Easy money for ‘cowboys’
A broker contacted by FE Week complained about rival “cowboys” out to earn easy money.
Birkenhead-based funding4training was one of the few brokers FE Week came across that has an official website.
Its services were also publicised by Essex-based consultants EEVT Ltd, which regularly promotes brokering firms through its online newsletters.
One such newsletter advertisement for funding4training stated its 5 per cent broker fee was “negotiable depending on the provider”.
The firm’s director of sales and business development, Benn Carson told FE Week his firm was different to other, more disreputable competitors.
He said: “There are a lot of cowboys doing this work and it’s easy to be tarnished with the same brush, which is why I set myself high standards and make sure the presentation is right, by running a professional looking website.
“A lot of people are running around thinking they can make a quick buck, but that is not how it works if you do it properly.”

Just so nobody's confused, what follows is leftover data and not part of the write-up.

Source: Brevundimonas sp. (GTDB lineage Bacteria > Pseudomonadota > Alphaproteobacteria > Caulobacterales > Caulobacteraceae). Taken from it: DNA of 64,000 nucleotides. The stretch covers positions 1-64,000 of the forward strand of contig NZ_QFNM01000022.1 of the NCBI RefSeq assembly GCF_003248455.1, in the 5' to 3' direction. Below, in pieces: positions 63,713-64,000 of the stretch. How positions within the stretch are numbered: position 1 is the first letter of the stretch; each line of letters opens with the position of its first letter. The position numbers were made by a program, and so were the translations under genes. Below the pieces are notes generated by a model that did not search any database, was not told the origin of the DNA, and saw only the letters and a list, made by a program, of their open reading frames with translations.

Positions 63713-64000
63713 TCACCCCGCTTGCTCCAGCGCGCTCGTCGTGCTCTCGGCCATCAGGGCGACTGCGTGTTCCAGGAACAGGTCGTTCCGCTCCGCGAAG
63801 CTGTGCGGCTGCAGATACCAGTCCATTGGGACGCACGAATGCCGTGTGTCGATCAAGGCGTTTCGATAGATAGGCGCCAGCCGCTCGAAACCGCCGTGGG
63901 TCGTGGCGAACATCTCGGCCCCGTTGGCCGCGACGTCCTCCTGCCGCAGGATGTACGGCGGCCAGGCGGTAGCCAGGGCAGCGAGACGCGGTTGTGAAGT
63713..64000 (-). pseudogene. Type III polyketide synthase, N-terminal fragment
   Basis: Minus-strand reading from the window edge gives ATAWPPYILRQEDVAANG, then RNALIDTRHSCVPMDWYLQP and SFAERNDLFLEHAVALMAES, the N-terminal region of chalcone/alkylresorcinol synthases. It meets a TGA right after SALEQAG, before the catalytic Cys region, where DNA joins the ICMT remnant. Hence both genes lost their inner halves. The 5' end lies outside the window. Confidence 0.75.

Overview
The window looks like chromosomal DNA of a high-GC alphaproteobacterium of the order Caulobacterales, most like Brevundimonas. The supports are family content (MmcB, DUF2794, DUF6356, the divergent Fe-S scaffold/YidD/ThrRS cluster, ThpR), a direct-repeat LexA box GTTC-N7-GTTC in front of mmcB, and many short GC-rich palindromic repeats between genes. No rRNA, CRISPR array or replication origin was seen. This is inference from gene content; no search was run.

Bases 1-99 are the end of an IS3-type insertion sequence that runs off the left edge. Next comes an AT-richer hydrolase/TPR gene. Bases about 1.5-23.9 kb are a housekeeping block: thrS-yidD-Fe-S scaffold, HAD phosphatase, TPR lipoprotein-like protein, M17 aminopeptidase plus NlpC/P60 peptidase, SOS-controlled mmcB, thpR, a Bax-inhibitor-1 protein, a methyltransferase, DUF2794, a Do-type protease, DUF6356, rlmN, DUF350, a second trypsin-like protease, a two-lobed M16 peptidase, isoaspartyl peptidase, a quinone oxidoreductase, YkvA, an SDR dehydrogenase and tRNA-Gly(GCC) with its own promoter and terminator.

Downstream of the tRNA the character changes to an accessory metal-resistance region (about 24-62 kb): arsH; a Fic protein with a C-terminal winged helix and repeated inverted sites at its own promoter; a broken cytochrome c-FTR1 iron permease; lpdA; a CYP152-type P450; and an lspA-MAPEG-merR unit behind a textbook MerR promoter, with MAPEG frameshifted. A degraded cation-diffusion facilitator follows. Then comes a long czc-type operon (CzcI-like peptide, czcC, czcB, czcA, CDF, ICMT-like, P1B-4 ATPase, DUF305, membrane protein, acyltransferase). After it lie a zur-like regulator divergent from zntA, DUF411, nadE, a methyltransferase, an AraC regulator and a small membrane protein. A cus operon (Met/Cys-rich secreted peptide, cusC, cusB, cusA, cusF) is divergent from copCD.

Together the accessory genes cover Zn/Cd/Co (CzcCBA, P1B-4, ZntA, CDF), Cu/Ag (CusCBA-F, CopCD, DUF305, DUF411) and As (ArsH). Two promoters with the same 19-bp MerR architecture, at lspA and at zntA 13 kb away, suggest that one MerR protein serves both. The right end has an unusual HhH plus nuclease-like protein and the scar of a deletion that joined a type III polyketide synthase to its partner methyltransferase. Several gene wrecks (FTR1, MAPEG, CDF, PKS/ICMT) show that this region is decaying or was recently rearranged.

He added: “I offer a bespoke service to the client, where there is a lot of time and due diligence that needs to be put in.
“I don’t like to be called a broker. The service I offer is outsourced business development. Clients favour this set-up as they pay on results only.”
A testimonial on the funding4training website — allegedly from Westminster Kingsway College — said it could “confirm Benn has referred two really good providers to us both of which we have contracted with”.
When asked by FE Week why it used a broker, a spokesperson for the college said it was unable even to confirm if the testimonial was legitimate.
She added: “This kind of contract would be commercially sensitive information, so we would be unable to provide details in time for your deadline [before FE Week went to press on April 14].”
FE Week also asked EEVT Ltd why it advertises brokers.
Its managing director Steve Lawrence said: “Brokering is not something that I personally agree with and we don’t do it — but it’s something the market has created and readers of my newsletters want to know about.
“I don’t necessarily trust all brokers, which is why I try to publicise a selection of them, rather than just one, to give providers a choice.